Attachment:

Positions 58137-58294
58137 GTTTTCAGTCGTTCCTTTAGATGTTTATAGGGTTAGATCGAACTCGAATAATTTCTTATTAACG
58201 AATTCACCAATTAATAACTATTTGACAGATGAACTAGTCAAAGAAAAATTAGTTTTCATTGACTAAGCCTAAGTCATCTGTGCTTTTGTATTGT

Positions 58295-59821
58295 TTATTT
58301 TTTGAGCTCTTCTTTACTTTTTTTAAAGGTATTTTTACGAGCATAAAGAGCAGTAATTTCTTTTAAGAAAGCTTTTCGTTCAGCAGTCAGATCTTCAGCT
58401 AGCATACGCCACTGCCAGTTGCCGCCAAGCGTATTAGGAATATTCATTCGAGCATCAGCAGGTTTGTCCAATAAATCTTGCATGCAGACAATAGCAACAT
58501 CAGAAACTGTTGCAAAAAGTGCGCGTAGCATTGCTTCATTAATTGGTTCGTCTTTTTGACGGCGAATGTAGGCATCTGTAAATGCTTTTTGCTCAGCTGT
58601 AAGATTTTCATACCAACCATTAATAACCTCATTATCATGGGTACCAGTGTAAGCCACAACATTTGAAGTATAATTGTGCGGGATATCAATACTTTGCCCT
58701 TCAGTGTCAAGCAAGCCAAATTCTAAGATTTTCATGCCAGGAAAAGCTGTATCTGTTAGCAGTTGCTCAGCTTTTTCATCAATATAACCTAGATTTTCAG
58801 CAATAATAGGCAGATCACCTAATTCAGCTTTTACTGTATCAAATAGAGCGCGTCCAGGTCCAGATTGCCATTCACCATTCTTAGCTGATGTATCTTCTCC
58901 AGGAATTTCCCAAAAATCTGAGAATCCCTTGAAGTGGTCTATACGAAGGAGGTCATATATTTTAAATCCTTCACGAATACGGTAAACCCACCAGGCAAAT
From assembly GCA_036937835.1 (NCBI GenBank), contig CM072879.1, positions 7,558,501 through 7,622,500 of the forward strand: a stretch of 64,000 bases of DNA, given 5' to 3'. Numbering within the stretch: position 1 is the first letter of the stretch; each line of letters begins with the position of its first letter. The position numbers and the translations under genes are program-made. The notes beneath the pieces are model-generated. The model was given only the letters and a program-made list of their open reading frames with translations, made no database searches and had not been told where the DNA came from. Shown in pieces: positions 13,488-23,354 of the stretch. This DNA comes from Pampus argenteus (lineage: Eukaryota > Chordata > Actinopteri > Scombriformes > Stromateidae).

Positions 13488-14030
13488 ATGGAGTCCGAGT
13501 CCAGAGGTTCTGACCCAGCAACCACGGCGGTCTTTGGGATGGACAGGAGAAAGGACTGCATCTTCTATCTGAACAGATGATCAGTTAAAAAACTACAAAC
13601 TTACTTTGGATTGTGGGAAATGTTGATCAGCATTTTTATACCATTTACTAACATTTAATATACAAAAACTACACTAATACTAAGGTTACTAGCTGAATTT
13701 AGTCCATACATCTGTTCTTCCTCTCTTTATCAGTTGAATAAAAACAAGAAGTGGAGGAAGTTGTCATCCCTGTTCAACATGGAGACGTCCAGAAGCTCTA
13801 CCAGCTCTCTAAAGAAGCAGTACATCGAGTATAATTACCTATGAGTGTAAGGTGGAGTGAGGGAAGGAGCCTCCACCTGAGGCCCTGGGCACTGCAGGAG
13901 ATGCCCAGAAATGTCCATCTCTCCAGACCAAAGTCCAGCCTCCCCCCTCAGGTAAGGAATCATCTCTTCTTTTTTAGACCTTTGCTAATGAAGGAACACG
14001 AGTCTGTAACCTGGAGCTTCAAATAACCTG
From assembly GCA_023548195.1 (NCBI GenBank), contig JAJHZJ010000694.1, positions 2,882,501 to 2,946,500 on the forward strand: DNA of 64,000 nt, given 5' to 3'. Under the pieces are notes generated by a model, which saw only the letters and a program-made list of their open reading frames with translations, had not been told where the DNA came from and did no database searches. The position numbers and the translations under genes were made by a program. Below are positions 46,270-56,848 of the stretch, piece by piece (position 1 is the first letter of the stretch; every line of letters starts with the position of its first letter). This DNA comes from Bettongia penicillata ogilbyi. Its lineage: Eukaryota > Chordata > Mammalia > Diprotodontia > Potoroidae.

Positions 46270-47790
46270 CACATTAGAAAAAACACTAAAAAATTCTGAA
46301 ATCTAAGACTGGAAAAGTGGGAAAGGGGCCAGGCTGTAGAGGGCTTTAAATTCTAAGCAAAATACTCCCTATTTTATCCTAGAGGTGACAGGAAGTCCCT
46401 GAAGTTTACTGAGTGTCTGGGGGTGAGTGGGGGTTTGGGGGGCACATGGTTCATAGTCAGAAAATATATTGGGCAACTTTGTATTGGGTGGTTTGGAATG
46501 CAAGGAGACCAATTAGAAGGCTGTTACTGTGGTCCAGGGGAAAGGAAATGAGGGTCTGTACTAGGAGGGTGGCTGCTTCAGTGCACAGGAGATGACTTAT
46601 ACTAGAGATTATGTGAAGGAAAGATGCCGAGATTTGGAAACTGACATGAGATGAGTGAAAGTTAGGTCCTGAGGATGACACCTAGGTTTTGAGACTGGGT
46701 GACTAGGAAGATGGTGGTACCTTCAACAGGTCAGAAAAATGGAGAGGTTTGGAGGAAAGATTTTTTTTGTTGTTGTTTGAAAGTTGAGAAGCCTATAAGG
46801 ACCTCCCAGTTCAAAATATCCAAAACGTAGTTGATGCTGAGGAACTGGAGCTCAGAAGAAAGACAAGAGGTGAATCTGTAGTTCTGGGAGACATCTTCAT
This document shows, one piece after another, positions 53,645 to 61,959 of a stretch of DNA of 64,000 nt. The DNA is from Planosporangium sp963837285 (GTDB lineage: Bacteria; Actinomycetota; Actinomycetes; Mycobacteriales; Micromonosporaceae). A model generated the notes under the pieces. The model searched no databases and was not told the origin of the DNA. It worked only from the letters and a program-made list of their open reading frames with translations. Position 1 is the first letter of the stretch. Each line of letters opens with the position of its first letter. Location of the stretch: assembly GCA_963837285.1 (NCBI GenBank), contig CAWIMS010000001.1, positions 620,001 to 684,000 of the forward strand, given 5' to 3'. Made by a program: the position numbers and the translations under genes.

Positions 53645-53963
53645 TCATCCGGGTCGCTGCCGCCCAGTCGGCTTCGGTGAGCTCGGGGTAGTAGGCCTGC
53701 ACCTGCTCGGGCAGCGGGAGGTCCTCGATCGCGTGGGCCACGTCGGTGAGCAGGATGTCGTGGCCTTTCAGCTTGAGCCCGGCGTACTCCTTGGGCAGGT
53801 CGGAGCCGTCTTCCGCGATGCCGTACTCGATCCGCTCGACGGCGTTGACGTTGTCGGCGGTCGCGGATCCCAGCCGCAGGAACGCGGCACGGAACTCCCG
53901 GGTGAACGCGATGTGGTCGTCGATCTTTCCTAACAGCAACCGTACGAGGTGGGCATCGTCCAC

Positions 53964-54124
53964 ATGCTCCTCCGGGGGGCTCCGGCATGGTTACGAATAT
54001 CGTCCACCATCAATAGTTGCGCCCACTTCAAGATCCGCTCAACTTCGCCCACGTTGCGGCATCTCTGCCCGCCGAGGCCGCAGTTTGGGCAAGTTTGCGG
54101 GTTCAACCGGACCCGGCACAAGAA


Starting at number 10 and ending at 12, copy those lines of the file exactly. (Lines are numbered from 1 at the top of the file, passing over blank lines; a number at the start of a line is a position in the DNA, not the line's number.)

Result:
58701 TCAGTGTCAAGCAAGCCAAATTCTAAGATTTTCATGCCAGGAAAAGCTGTATCTGTTAGCAGTTGCTCAGCTTTTTCATCAATATAACCTAGATTTTCAG
58801 CAATAATAGGCAGATCACCTAATTCAGCTTTTACTGTATCAAATAGAGCGCGTCCAGGTCCAGATTGCCATTCACCATTCTTAGCTGATGTATCTTCTCC
58901 AGGAATTTCCCAAAAATCTGAGAATCCCTTGAAGTGGTCTATACGAAGGAGGTCATATATTTTAAATCCTTCACGAATACGGTAAACCCACCAGGCAAAT